The Michigan State Spartans flipped their record from 3-9 to 9-3, so it has already been a successful season. They now have a chance to notch their sixth 10-win season in eight years. The obstacle is the 9-3 Washington State Cougars out of the Pac-12 in the San Diego County Credit Union Holiday Bowl.
San Diego County Credit Union Holiday Bowl Preview
This matchup is marketed as a contrast in styles, with the Mike Leach-coached Cougars air raid attack facing the ground-and-pound Spartans. Close observers of Michigan State this season realize that is not the case. This Spartans team will throw the ball, weather permitting. This is one of the most exciting games on this season’s bowl docket.
When the Cougars Have the Ball:
Luke Falk might be the best pure passer the Spartans have faced all season. He has thrown for nearly 3,600 yards and 30 touchdowns this season. He is already the most decorated quarterback in Washington State history, and he spreads the ball to a plethora of quality receivers. However, the Cougars were dealt a blow in the leadup to the game when it was announced that two of Falk’s top targets, Tavares Martin Jr. and Isaiah Johnson-Mack, have left the team.
This leaves the undersized Renard Bell and Kyle Sweet to pick up the slack. The Spartans defensive backfield is long, featuring 6’2” Justin Layne and freshman phenom Josiah Scott, so don’t look for the Cougars to attack vertically. Instead, look for a package of intricate crossing routes, option routes out of the backfield by Jamal Morrow, and four-wide hitch-corner concepts. They’ll try to outscheme the Spartans in the defensive backfield.
The Cougars use their rushing attack sparingly. The Cougars throw on over 75% of their downs, and that will neutralize the effectiveness of the Spartans’ linebacking corps. Look for Joe Bachie, the Spartans’ talented sophomore middle linebacker, to line up with his hand on the ground on occasion. Leach’s offense is designed to take an excellent middle linebacker out of the game by forcing the defense to line up in Nickel, but with weeks to prepare, expect Mark Dantonio to throw in wrinkles to keep Bachie on the field.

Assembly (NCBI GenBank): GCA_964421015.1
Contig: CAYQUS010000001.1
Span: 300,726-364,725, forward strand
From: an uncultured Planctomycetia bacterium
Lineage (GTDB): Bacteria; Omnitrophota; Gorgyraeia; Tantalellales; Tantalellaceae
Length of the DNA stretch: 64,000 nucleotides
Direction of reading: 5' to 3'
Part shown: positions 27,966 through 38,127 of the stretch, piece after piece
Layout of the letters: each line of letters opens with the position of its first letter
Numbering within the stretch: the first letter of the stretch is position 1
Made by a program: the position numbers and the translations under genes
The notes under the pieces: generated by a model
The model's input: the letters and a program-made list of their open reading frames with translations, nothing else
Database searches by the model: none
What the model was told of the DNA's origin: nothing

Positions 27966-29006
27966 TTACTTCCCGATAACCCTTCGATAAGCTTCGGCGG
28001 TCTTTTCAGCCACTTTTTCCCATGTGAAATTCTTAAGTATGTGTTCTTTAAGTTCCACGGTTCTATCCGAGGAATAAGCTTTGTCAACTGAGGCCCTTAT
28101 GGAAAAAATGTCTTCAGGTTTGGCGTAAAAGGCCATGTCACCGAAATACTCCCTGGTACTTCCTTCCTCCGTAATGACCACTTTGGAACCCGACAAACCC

Ultimately, when you face a Mike Leach offense, it’s simple. If you can get pressure on the quarterback and take away his effectiveness, they cannot beat you. The Washington Huskies do this every year in the Apple Cup: get in Falk’s face with physicality and hit receivers early and often. However, this is easier said than done.
When the Spartans Have the Ball:
This very well could be LJ Scott’s last game in green and white, and if it is, he needs to be a difference maker. The Spartans will look to establish a running game in the first half particularly. Why the first half? Washington State’s best player, defensive tackle Hercules Mata’afa, will not play in the first half due to a targeting penalty he committed in the second half of the Apple Cup. Nick Begg, a junior, will likely fill in for Mata’afa. He is undersized (265 lbs) and the Spartans will likely look to run it right at him with the physical Scott.
Aside from that, look for the Spartans to attack WSU’s undersized secondary with big targets like Felton Davis III and Cody White. Brian Lewerke will look to throw in favorable situations, off play-action and in 2nd-and-medium. Mata’afa is the unquestioned leader of this defense, so the onus will be on the Spartans to take the lead in the first half. Dantonio will likely choose to receive the ball if he wins the coin toss.
Jahad Woods is a playmaker in the second line of the Cougars defense, and it will often fall on running backs to chip him in pass blocking. Look for the Spartans to pass off of formations with multiple tight ends, leaving one in to help deal with Woods. Washington State is in many ways your typical Mike Leach defense (that is to say, nonexistent) with the exception of playmakers like Mata’afa and Woods. If the Spartans can neutralize them, they should have success all night.
Michigan State’s MO all season has been to jump off to quick starts, and there’s no reason why that trend should not continue in this one, especially with the absence of Mata’afa in the first half. However, the Cougars will not panic if they fall behind. Trailing will not alter their game plan, as they constantly pass anyway.
Michigan State will have to hold on in this game. The difference will be if they choose to sit on the ball and run the clock out, or if they go and actively try to stretch the lead. They’ll likely go for it, in typical Mark Dantonio fashion.
Call it Michigan State 31, Washington State 27.